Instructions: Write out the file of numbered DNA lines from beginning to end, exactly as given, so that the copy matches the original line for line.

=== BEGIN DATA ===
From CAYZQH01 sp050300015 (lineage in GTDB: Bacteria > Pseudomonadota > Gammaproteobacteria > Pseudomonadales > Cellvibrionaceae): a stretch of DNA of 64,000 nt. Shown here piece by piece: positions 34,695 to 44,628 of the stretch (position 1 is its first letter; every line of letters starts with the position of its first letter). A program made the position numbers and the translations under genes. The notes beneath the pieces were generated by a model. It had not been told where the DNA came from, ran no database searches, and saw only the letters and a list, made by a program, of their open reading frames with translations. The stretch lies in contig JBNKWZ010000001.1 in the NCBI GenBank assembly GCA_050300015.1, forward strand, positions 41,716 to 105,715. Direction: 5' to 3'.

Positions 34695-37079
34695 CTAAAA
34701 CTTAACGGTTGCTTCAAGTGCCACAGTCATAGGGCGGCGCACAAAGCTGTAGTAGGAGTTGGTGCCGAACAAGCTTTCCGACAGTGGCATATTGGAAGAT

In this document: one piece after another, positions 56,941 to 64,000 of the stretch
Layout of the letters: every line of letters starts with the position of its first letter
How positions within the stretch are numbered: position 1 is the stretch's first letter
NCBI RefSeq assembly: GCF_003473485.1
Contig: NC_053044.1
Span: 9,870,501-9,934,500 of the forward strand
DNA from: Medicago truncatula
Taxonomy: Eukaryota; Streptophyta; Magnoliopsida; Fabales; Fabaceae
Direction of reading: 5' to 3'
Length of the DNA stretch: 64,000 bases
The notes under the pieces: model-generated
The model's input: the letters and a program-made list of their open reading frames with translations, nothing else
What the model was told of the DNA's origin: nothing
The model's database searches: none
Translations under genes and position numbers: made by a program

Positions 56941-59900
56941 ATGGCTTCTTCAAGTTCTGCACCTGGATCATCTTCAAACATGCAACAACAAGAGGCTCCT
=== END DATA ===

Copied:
From CAYZQH01 sp050300015 (lineage in GTDB: Bacteria > Pseudomonadota > Gammaproteobacteria > Pseudomonadales > Cellvibrionaceae): a stretch of DNA of 64,000 nt. Shown here piece by piece: positions 34,695 to 44,628 of the stretch (position 1 is its first letter; every line of letters starts with the position of its first letter). A program made the position numbers and the translations under genes. The notes beneath the pieces were generated by a model. It had not been told where the DNA came from, ran no database searches, and saw only the letters and a list, made by a program, of their open reading frames with translations. The stretch lies in contig JBNKWZ010000001.1 in the NCBI GenBank assembly GCA_050300015.1, forward strand, positions 41,716 to 105,715. Direction: 5' to 3'.

Positions 34695-37079
34695 CTAAAA
34701 CTTAACGGTTGCTTCAAGTGCCACAGTCATAGGGCGGCGCACAAAGCTGTAGTAGGAGTTGGTGCCGAACAAGCTTTCCGACAGTGGCATATTGGAAGAT

In this document: one piece after another, positions 56,941 to 64,000 of the stretch
Layout of the letters: every line of letters starts with the position of its first letter
How positions within the stretch are numbered: position 1 is the stretch's first letter
NCBI RefSeq assembly: GCF_003473485.1
Contig: NC_053044.1
Span: 9,870,501-9,934,500 of the forward strand
DNA from: Medicago truncatula
Taxonomy: Eukaryota; Streptophyta; Magnoliopsida; Fabales; Fabaceae
Direction of reading: 5' to 3'
Length of the DNA stretch: 64,000 bases
The notes under the pieces: model-generated
The model's input: the letters and a program-made list of their open reading frames with translations, nothing else
What the model was told of the DNA's origin: nothing
The model's database searches: none
Translations under genes and position numbers: made by a program

Positions 56941-59900
56941 ATGGCTTCTTCAAGTTCTGCACCTGGATCATCTTCAAACATGCAACAACAAGAGGCTCCT